Boothbay-Boothbay Harbor Community School District trustees were all about opening doors June 3, meeting face-to-face for the first time since March. Alternative Organizational Structure (AOS) 98 Superintendent Keith Laser said the intent is to open the schools in September, but there is no concrete plan to consider coming into the last leg of budget season. Laser said he has been spending time looking at other states' plans for reopening in the fall as Maine Department of Education Commissioner Pender Makin continues to form a plan.
Laser said there are some obvious things the CSD can do to prepare like budgeting for face masks, measures needed to keep students and staff six feet apart and for extra cleaning and hygienic supplies. Laser also said funds from the Coronavirus Aid, Relief, and Economic Security Act (CARES) – about $98,000 – will go toward easing any extra burdens on the budget.
“The commissioner and the DOE have done a magnificent job throughout this process. She's listening to superintendents, to anybody that reaches out to her with an idea on how we can do something and then shortly thereafter it comes out from either the governor, from the governor's office or the DOE. There's just a lot of moving parts on this thing.”
Demolition on Boothbay Region Elementary School’s interior and front doors began June 8 and front doors will start going in on June 20.
“They'll be doing one door at a time most likely down the K-2 wing. They'll take the time to frame doors in with plywood then the glass guy comes by later and installs the glass,” said AOS 98 Director of Transportation and Maintenance Dave Benner.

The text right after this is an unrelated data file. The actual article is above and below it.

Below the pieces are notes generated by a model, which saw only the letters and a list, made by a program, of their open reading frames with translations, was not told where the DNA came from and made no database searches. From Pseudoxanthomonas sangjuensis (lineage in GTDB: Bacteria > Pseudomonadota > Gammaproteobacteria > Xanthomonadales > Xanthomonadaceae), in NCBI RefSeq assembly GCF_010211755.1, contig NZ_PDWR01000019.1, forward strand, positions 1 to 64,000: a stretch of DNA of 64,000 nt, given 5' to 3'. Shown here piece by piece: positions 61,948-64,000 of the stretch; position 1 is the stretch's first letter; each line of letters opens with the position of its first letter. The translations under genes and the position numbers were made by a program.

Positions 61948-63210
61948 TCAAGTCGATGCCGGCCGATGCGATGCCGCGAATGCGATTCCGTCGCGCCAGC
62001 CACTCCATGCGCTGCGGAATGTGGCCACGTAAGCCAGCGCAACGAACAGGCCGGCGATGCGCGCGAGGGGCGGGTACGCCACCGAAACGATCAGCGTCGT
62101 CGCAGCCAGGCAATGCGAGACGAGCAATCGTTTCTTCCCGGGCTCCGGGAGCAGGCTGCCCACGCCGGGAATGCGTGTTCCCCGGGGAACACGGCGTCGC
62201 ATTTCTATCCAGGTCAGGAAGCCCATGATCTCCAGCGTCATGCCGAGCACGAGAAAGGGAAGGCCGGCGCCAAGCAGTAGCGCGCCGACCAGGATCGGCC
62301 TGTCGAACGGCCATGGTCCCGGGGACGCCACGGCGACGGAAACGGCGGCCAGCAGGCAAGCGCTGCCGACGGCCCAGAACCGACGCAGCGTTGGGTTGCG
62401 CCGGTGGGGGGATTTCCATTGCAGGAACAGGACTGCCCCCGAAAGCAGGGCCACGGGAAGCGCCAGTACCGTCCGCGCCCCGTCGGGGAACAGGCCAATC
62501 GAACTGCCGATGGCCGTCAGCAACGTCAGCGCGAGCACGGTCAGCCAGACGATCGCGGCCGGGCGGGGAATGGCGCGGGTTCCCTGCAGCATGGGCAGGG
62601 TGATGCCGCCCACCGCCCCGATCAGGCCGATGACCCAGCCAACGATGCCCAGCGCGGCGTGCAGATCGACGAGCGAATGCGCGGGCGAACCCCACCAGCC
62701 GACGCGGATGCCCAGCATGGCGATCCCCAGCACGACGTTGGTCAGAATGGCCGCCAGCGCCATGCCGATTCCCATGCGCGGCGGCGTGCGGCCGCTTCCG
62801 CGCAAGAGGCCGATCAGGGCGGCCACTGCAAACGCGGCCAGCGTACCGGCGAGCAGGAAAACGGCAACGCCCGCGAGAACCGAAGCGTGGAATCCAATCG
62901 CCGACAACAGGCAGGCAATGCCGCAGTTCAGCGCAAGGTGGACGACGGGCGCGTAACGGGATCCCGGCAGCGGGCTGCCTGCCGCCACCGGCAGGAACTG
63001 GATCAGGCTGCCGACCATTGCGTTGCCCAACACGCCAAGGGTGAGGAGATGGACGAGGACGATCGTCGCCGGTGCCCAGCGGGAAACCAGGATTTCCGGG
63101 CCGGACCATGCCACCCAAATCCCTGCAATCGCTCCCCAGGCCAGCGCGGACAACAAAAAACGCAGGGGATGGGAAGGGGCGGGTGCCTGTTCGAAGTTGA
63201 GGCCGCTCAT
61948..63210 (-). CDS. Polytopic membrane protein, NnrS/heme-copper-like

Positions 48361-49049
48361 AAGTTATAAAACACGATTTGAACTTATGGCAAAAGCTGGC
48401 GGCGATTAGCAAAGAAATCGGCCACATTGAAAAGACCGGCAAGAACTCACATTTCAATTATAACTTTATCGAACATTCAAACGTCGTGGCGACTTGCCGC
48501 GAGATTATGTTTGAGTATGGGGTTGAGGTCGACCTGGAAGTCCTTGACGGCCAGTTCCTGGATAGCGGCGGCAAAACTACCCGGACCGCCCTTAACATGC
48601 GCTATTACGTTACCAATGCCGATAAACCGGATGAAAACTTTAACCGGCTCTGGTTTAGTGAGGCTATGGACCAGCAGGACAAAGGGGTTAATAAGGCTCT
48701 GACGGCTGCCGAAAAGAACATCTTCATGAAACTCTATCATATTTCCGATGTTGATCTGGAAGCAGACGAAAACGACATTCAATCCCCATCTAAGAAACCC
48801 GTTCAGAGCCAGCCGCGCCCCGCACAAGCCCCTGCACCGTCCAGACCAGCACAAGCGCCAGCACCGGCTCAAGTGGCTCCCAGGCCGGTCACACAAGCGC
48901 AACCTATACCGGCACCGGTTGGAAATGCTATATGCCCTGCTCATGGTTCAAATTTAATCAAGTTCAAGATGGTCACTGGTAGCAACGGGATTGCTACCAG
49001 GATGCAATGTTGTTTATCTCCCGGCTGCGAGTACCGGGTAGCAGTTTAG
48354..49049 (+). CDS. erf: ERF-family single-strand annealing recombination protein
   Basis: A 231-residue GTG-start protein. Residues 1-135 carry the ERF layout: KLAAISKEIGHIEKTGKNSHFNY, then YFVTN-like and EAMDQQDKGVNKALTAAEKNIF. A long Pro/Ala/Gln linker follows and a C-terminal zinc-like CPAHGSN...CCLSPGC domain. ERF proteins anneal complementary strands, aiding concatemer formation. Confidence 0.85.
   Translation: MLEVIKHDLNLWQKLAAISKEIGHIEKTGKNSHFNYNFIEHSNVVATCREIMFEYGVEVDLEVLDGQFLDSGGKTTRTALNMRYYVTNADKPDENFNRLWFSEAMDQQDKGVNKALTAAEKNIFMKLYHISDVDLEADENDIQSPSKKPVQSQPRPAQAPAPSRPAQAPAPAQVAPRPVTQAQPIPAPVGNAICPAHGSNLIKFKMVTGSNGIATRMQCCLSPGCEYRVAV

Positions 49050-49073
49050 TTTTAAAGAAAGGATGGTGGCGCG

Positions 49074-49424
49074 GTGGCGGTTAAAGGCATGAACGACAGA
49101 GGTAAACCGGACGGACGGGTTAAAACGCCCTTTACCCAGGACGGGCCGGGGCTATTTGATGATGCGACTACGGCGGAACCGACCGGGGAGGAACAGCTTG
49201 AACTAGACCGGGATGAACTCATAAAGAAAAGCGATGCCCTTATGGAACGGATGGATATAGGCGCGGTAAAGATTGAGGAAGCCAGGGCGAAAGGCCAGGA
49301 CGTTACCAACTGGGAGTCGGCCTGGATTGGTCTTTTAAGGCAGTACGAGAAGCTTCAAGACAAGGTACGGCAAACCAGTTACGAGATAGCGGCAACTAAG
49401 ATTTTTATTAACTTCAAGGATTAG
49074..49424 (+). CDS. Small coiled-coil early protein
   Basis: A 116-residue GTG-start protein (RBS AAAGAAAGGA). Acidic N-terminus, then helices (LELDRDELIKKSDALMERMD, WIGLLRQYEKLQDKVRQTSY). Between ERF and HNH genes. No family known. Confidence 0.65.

Benner said while the project will start at the main entry and go door by door, all materials are en route and everything has already reached Maine, so delivery should be soon and the project should go smoothly.
Concrete work will begin on June 15 and bids for a new generator at BRES are due to come in June 17, Benner added. “I'm pretty excited. Being in public safety my whole life and this school being an emergency shelter, we always really relied on it … I think that's huge for police, fire and EMS and local community members.”
Paving and roofing bids closed June 5 with no responses. Benner said the biggest issue with pavement – even though the project is split into five smaller projects – is finding a company that will take on a smaller project during the height of road construction work. “Crooker doesn't reply, Hagar doesn't reply – they're just too busy. They're in the middle of a season now where they just want to do big projects.”
Benner said three roofs have been budgeted that total 3,000 square feet, but the caveat with roofing projects is providing worker’s compensation insurance. “A lot of your local roofers don't carry it … If somebody falls and gets hurt and they don't have insurance, they're going to come back to the people with the big bucks and that's us.”